Renowned educationist and former professor of Rhode Island University, USA, Dilip Kumar Datta passed away on Thursday at Kingston, Rhode Island in USA. He was 80.
Born and brought up in upper Assam’s Jorhat, Dutta was suffering from a terminal illness.
A mathematician and a writer, Datta was very close to music maestro Bhupen Hazarika.
He had unearthed and published several unknown works, poems and songs of Hazarika, Bishnu Prasad Rabha and several other known and unknown writers.
Dutta has written several books in Assamese including Pholi Lowa Buranji, Moi aru Mor Sikshak and Mone Mor Koina Bisere.
In Mathematics Datta had eased the definition of rational numbers, which has been widely accepted by the mathematics teachers’ fraternity in the US.
His paper, explaining how rational numbers can be defined without confusing students, was published in an edition of the Journal of the Association of Maths Teachers, New York.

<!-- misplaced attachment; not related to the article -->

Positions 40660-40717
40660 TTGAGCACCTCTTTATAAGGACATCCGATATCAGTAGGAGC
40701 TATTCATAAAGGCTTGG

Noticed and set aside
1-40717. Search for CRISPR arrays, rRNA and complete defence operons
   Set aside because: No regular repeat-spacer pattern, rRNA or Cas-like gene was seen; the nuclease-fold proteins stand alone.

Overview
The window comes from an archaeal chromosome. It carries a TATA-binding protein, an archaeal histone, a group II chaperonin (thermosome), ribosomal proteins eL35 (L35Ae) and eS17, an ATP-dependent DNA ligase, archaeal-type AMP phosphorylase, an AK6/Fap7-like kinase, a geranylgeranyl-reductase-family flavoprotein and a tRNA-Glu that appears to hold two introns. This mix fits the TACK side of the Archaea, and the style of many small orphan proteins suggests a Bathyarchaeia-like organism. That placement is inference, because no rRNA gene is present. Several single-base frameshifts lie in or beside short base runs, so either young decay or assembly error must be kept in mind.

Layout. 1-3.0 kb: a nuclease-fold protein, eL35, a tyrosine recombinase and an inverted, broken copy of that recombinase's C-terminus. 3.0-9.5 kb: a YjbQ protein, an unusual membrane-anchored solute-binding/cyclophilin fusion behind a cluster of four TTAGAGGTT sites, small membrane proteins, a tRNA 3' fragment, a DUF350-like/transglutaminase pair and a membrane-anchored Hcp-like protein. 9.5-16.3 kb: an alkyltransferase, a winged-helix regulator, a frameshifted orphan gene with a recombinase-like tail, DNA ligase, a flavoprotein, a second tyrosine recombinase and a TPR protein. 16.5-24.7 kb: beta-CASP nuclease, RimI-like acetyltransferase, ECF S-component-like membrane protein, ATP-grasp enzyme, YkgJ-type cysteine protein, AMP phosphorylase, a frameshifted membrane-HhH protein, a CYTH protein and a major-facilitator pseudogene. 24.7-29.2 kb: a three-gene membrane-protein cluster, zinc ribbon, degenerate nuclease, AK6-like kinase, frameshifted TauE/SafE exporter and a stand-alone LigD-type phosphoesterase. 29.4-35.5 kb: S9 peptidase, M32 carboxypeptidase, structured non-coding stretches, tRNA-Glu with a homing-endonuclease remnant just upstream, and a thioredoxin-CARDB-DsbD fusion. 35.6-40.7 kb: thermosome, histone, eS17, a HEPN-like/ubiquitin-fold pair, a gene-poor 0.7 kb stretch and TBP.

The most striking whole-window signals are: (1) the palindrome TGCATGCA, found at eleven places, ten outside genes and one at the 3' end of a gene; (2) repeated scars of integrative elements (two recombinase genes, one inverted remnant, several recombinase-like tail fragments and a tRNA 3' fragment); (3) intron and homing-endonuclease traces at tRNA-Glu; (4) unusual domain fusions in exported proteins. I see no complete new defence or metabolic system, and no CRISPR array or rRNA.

Dutta has also written several books in mathematics, including Concept of Geometry and Maths Education at its Best: The Potsdam Model, which draws attention to the universal problem of teaching mathematics
Datta set up a school–Phanidhar Datta Vidyapith in Jorhat in memory of his father Phanidhar Datta, who was the registrar of Gauhati University.
He later handed over the responsibility the school to Jorhat Jatiya Vidyalaya which is run by Santana Sharma and her Devabrata Sharma, principal of Jorhat College.
Sharma said that the school has been subsequently named Jorhat Jatiya Vidyalaya, Phanidhar Datta campus.
Sharma further said that they had proposed to the family of Datta that his body be brought to Jorhat and cremated at the school campus and a memorial erected.
“On January 1 this year we had bestowed the title of Sabyasachi which means Arjun because he was as adept in mathematics as he was in literature like Arjun was in shooting the arrow with both hands. This title we had given him in a public meeting and he had been moved to tears,” Sharma said.
“His contribution to Assamese literature and culture is invaluable as is his contribution to mathematics,” he said.
An alumnus of Assam Engineering College and Calgary University, Canada, Datta retired from Rhode Island University in 2006.
He is survived by his wife, a daughter and a son.